As the California Legislature moves toward the end of Gov. Gavin Newsom’s first session, lawyers, lawmakers and lobbyists are gearing up to see whether the new governor’s pen will follow the veto-friendly ways of his predecessor Jerry Brown.
Newsom, who previously served as the lieutenant governor under Brown, will have until Oct. 13 to sign or veto any bills passed by the Legislature. The last day for the Legislature to approve bills and send them to the governor’s desk for approval is Sept. 13, 2019.
Despite his national reputation as a relatively liberal politician, Brown consistently vetoed some of the more liberal labor-backed workers’ compensation bills that were opposed by employers and insurance carriers. When his former lieutenant governor Newsom became governor, many wondered if Newsom would continue to veto bills in a similar manner that Brown did.
One of the headliners of the 2019 legislative session has been a bill that would change the standard for determining whether a worker is an independent contractor or employee. In 2018, the California Supreme Court adopted the “ABC Test” in Dynamex v. Superior Court, which created a simpler standard that will make it easier for gig economy workers to be deemed employees. The bill, Assembly Bill 5, seeks to codify the ABC Test across all labor disputes.
Currently, the ABC Test is just limited to wage order disputes. If adopted, the ABC Test would replace the multi-factor test set forth by the 1989 state Supreme Court decision in S.G. Borello & Sons, Inc. v. Dept. of Ind. Relations 19 (1989) 48 Cal.3d 341 [54 Cal.Comp.Cases 80].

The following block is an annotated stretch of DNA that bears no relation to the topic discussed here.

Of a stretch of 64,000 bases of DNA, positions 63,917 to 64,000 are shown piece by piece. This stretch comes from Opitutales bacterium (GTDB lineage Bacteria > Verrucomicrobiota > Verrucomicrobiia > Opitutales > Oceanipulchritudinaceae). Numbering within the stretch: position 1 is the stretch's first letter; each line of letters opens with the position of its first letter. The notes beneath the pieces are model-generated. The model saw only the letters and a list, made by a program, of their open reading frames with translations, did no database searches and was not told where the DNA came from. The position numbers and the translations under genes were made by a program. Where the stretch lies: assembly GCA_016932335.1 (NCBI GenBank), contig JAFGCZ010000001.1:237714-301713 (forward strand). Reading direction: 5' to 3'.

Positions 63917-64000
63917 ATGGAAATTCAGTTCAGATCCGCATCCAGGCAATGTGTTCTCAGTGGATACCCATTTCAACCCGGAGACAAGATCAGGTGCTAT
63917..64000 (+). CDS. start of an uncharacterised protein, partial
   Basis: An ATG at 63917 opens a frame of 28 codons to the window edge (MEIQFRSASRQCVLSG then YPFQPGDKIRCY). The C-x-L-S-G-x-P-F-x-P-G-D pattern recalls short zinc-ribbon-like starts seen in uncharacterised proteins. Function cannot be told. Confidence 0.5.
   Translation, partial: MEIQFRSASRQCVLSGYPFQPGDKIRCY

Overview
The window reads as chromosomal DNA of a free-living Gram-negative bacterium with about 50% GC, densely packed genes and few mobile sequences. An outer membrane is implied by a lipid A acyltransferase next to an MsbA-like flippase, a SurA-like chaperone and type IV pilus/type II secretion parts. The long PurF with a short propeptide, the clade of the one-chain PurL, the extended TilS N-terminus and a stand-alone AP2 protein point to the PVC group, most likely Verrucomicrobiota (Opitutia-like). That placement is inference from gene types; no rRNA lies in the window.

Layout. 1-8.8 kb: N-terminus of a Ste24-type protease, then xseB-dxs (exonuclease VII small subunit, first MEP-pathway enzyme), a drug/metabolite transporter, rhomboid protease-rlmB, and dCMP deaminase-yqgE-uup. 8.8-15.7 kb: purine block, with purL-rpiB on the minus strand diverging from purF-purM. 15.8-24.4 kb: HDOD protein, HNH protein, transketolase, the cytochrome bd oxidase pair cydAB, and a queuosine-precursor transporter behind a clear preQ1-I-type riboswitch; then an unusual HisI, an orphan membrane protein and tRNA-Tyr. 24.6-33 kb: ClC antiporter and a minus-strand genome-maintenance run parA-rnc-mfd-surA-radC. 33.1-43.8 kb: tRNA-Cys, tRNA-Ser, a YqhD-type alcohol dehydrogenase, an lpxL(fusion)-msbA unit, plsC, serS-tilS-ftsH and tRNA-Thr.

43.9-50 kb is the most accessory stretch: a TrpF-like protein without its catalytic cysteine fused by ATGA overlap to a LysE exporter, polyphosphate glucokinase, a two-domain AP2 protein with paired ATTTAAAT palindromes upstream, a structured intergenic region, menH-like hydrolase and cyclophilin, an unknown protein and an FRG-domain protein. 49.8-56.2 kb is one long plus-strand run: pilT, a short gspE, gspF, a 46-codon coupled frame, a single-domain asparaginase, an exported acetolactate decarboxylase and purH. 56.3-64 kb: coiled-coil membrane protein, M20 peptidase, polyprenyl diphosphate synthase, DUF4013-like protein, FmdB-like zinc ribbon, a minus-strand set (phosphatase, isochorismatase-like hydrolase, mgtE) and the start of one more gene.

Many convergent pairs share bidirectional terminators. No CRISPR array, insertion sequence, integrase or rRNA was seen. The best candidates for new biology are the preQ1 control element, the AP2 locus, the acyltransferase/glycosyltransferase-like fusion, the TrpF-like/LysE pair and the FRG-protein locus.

The Assembly has already approved the bill, and now it is making its way through the Senate. Most recently, the state Senate’s Appropriations Committee referred the bill to the “suspense file” during an Aug. 12 hearing.
In short, that means that the Senate Appropriations Committee suspects that this bill will have a “major fiscal impact”, and they will take a precautionary vote on it. If the bill survives the vote, it can be sent to the Senate floor for a vote.
In order for the bill to reach the governor’s desk, the Senate will have to also approve it, and then the Senate and Assembly will both have to agree on the same version of the bill.
Newsom mentioned multiple times during his gubernatorial campaign that he would like to help gig economy workers get better overall benefits. However, one cannot assume that he will sign the bill as is, in light of the fact that it appears to potentially create millions in additional premiums to cover the state’s gig economy workers, which includes drivers for Uber, Lyft, Postmates, and a plethora of other application-driven services.
Some of the other bills that could reach Gov. Newsom’s desk this fall include: